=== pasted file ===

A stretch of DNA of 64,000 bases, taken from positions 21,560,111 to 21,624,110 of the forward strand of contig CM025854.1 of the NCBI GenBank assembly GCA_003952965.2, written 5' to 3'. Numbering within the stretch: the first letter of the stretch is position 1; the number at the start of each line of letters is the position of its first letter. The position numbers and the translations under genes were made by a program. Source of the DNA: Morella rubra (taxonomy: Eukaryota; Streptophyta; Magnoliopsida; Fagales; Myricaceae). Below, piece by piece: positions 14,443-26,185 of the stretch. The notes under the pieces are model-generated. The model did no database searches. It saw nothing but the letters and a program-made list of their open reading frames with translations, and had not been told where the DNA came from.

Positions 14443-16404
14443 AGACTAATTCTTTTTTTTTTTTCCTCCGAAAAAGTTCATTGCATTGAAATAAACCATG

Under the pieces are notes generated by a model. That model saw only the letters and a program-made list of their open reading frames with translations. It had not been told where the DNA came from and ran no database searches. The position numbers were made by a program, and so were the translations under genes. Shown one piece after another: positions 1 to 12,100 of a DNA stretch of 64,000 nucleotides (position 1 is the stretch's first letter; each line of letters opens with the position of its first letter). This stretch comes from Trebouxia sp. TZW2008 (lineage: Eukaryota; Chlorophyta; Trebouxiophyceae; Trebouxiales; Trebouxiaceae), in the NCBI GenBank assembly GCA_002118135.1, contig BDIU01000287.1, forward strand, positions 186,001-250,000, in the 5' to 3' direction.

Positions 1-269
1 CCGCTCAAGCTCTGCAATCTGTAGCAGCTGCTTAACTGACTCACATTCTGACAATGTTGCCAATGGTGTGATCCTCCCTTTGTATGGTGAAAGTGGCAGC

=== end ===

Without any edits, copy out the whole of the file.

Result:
A stretch of DNA of 64,000 bases, taken from positions 21,560,111 to 21,624,110 of the forward strand of contig CM025854.1 of the NCBI GenBank assembly GCA_003952965.2, written 5' to 3'. Numbering within the stretch: the first letter of the stretch is position 1; the number at the start of each line of letters is the position of its first letter. The position numbers and the translations under genes were made by a program. Source of the DNA: Morella rubra (taxonomy: Eukaryota; Streptophyta; Magnoliopsida; Fagales; Myricaceae). Below, piece by piece: positions 14,443-26,185 of the stretch. The notes under the pieces are model-generated. The model did no database searches. It saw nothing but the letters and a program-made list of their open reading frames with translations, and had not been told where the DNA came from.

Positions 14443-16404
14443 AGACTAATTCTTTTTTTTTTTTCCTCCGAAAAAGTTCATTGCATTGAAATAAACCATG

Under the pieces are notes generated by a model. That model saw only the letters and a program-made list of their open reading frames with translations. It had not been told where the DNA came from and ran no database searches. The position numbers were made by a program, and so were the translations under genes. Shown one piece after another: positions 1 to 12,100 of a DNA stretch of 64,000 nucleotides (position 1 is the stretch's first letter; each line of letters opens with the position of its first letter). This stretch comes from Trebouxia sp. TZW2008 (lineage: Eukaryota; Chlorophyta; Trebouxiophyceae; Trebouxiales; Trebouxiaceae), in the NCBI GenBank assembly GCA_002118135.1, contig BDIU01000287.1, forward strand, positions 186,001-250,000, in the 5' to 3' direction.

Positions 1-269
1 CCGCTCAAGCTCTGCAATCTGTAGCAGCTGCTTAACTGACTCACATTCTGACAATGTTGCCAATGGTGTGATCCTCCCTTTGTATGGTGAAAGTGGCAGC